INTRODUCTION: Williams syndrome (WS) is a rare neurodevelopmental disorder that is caused by a hemizygous deletion on chromosome 7q11.23. The interest of WS to neurocognitive scientists stems from the uneven profiles of cognitive abilities, with spatial cognition seriously impaired and language and face processing relatively proficient. We know relatively little about the visual search attention and executive function in children with WS.
OBJECTIVE: The objective of this study was to examine the nature of visual search attention and executive function in children with WS, compared with children with Down syndrome (DS), healthy chronological age–matched control subjects (CA), and healthy mental age–matched control subjects (MA).
METHODS: A total of 142 children were tested: 21 with WS, 25 with DS, 45 CA, and 41 MA. MA were matched to the children with WS and DS using the Peabody Picture Vocabulary Test. All participants were assessed on a set of computerized visual search tasks and Wilding Monster Sorting Test using a touch-screen.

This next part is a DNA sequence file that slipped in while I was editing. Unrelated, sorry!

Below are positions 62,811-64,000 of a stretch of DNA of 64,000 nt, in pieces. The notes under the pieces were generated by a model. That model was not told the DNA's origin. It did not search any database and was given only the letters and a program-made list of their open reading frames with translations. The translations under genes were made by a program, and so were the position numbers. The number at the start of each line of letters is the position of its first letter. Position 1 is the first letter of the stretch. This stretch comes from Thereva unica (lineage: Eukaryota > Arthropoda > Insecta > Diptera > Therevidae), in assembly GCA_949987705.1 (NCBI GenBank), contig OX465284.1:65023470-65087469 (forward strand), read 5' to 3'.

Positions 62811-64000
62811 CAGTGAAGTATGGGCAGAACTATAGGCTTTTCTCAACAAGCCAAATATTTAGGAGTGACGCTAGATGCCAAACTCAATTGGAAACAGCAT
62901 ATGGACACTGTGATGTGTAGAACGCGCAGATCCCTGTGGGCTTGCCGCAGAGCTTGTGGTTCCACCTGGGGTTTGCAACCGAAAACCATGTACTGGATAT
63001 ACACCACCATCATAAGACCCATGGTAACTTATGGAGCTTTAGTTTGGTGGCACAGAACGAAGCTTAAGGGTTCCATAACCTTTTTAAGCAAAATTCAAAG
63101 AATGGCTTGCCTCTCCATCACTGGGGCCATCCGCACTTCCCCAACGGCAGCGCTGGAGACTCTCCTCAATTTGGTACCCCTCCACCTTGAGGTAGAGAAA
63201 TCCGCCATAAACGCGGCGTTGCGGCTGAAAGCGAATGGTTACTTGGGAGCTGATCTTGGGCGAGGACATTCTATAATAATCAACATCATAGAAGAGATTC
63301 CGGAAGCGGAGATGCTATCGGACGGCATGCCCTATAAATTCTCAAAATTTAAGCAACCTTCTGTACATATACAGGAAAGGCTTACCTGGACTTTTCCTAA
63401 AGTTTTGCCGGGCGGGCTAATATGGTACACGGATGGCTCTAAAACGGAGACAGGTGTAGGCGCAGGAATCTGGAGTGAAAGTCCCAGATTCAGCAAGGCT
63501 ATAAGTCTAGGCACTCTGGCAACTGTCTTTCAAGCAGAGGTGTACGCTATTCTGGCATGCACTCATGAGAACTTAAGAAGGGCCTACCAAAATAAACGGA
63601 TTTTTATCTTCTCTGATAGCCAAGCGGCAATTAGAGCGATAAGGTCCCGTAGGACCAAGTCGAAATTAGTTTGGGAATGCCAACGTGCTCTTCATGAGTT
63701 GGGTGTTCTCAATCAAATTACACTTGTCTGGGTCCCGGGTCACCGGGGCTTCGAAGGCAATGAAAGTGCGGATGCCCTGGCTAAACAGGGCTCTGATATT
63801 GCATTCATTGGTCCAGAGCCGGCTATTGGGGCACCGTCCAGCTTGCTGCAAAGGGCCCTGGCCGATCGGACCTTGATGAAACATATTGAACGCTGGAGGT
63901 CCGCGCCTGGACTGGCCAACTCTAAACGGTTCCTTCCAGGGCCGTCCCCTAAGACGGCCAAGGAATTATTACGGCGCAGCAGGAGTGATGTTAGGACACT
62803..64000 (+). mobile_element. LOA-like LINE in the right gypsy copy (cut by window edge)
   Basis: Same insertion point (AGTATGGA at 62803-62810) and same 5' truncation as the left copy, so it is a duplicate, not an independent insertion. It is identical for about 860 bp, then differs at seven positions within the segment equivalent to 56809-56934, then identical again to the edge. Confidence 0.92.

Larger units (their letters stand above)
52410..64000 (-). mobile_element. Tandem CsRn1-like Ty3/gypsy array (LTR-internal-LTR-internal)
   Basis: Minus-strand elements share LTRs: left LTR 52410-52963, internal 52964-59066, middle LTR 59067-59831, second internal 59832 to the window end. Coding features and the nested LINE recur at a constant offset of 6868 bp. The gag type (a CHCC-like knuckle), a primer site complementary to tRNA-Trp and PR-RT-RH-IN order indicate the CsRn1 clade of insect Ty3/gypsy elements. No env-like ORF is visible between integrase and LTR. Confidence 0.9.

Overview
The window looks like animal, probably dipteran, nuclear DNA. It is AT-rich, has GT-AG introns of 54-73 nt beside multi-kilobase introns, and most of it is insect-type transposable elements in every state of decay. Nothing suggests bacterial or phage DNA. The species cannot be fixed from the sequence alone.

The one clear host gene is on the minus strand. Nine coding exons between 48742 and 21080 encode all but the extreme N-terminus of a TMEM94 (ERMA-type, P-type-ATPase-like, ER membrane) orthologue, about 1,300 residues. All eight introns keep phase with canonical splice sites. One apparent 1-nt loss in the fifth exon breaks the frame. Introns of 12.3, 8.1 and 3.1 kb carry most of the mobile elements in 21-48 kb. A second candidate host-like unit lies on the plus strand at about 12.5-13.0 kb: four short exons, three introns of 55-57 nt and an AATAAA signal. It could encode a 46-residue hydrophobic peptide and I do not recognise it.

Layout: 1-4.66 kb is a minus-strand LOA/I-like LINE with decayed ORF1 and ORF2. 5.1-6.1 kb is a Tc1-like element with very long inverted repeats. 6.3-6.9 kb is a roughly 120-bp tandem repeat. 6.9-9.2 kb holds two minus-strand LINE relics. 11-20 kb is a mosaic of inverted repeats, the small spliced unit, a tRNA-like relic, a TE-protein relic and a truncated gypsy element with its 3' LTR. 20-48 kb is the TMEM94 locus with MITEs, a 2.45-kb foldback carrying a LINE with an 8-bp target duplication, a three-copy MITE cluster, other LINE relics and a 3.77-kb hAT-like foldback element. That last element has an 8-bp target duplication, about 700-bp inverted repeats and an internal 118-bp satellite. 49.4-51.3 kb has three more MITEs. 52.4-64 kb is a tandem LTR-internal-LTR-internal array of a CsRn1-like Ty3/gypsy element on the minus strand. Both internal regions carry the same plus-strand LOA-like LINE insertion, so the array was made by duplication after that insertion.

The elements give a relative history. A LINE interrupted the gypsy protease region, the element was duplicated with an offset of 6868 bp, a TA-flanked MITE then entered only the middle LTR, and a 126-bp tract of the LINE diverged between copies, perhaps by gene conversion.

RESULTS: The results showed that selective attention, switch, and sustained attention of children with WS all are less developed. Children with WS produced a large number of shape errors, and they also confused shape distractors with targets more than the other groups. Children with WS exhibited poorer executive performance as compared with both groups of typical children. They produced more repetitive errors than did children with DS.
CONCLUSIONS: These findings reveal distinct visual search deficits and atypically developing executive function in children with WS.
- Copyright © 2008 by the American Academy of Pediatrics